HTC's virtual reality division, Vive, has announced new high-end tethered and self-contained virtual reality devices, the Vive Pro Eye and Vive Cosmos respectively, along with new software offerings including an all-you-can-eat software subscription. That means that no matter what direction your eyes are looking on the screen, you will always be seeing a sharp image instead of having to turn your head and keep your eyes locked forward. HTC has revealed that the Vive Pro Eye VR headset will be launched in the second quarter of 2019, however, details about its pricing are yet to be revealed.
'We found that over 85 percent of VR intenders believe that ease of use and set up is the most important factor to consider while purchasing a headset, ' claims HTC Vive's Daniel O'Brien, focusing on the confirmation that the Vice Cosmos won't require any external tracking base stations.
Virtual reality is taking off in a big way.
The all-new VIVE tracking system offers an out of box experience that gets you into VR fast and easy.
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A year ago at CES 2018, HTC announced the Vive Pro HMD with higher resolution screens, and showed off its wireless adapter. HTC explains that the eye tracking takes place via LED sensors located around the lenses inside the HMD. It's ambiguous, to say the least, but I'll update this article with more information once I've heard back from HTC.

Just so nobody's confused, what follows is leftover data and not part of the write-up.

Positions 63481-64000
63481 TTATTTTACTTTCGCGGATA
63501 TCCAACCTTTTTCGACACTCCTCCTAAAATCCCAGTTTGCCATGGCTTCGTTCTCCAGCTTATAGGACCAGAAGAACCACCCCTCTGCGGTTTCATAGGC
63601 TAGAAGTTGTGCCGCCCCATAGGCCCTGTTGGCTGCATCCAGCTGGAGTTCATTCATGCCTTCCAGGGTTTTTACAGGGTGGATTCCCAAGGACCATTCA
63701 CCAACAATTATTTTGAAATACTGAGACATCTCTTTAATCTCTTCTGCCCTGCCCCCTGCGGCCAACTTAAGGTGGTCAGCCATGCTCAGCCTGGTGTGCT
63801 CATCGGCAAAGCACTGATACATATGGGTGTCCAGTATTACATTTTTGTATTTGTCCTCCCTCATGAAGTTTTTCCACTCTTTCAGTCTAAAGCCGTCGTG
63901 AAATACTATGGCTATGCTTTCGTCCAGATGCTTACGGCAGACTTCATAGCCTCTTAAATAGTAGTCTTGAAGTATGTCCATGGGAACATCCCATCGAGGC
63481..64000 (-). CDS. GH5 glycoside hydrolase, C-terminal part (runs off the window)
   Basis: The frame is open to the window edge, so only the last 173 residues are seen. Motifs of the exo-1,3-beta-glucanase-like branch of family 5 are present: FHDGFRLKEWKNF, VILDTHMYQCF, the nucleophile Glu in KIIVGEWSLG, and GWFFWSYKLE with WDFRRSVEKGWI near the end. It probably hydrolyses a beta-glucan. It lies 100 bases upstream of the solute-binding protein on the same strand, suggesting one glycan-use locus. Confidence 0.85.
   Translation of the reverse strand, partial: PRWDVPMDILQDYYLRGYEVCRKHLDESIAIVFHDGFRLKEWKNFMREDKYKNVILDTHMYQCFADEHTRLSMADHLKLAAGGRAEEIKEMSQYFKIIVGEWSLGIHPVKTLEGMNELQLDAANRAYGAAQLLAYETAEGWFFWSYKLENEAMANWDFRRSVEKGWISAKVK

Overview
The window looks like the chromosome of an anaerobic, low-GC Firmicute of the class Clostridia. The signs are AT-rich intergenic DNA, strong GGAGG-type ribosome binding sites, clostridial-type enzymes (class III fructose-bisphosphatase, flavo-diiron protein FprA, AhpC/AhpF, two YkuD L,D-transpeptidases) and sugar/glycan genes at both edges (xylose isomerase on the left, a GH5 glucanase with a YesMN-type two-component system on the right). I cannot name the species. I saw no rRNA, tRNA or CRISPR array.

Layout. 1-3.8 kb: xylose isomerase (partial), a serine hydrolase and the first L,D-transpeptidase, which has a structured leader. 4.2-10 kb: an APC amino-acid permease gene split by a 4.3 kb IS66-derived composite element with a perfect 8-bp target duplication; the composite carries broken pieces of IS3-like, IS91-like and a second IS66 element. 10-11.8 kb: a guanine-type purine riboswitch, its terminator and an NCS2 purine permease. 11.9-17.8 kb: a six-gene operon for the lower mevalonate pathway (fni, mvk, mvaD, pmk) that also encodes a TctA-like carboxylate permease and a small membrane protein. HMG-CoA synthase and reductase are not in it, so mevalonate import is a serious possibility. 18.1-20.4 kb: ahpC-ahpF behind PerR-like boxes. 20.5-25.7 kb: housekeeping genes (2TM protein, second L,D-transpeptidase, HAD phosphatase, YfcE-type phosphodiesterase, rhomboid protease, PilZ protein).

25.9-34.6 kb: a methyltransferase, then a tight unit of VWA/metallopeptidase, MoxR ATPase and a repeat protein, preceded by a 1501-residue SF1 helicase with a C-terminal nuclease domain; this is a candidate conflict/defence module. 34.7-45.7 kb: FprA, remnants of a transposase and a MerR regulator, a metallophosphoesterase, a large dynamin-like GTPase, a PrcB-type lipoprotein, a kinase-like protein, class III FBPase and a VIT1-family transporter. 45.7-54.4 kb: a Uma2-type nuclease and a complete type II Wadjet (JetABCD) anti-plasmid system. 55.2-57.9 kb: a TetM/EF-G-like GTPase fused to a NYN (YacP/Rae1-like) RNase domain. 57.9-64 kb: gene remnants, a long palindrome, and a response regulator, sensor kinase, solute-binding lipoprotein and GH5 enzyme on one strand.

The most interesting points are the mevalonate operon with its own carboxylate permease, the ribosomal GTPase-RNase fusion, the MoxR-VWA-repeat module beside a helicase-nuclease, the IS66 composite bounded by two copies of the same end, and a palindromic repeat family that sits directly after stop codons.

Cosmos, which appears to be a middle-of-the range headset, will be HTC's third line of Vive-branded headsets, following the Vive (and Vive Pro and Vive Pro Eye) and Vive Focus. Lockheed Martin is using the Vive Pro Eye to help train student pilots, for example. Cosmos is usable both at home or on the go, according to HTC.
HTC also announced a new subscription service for Viveport called Infinite, which will give you access to 500 apps and games and any given time starting April 5.
Besides just enabling new controller-less experiences, the company also notes the new headset could have a significant impact on accessibility since it could open up VR experiences to people who aren't able to use traditional hand controllers.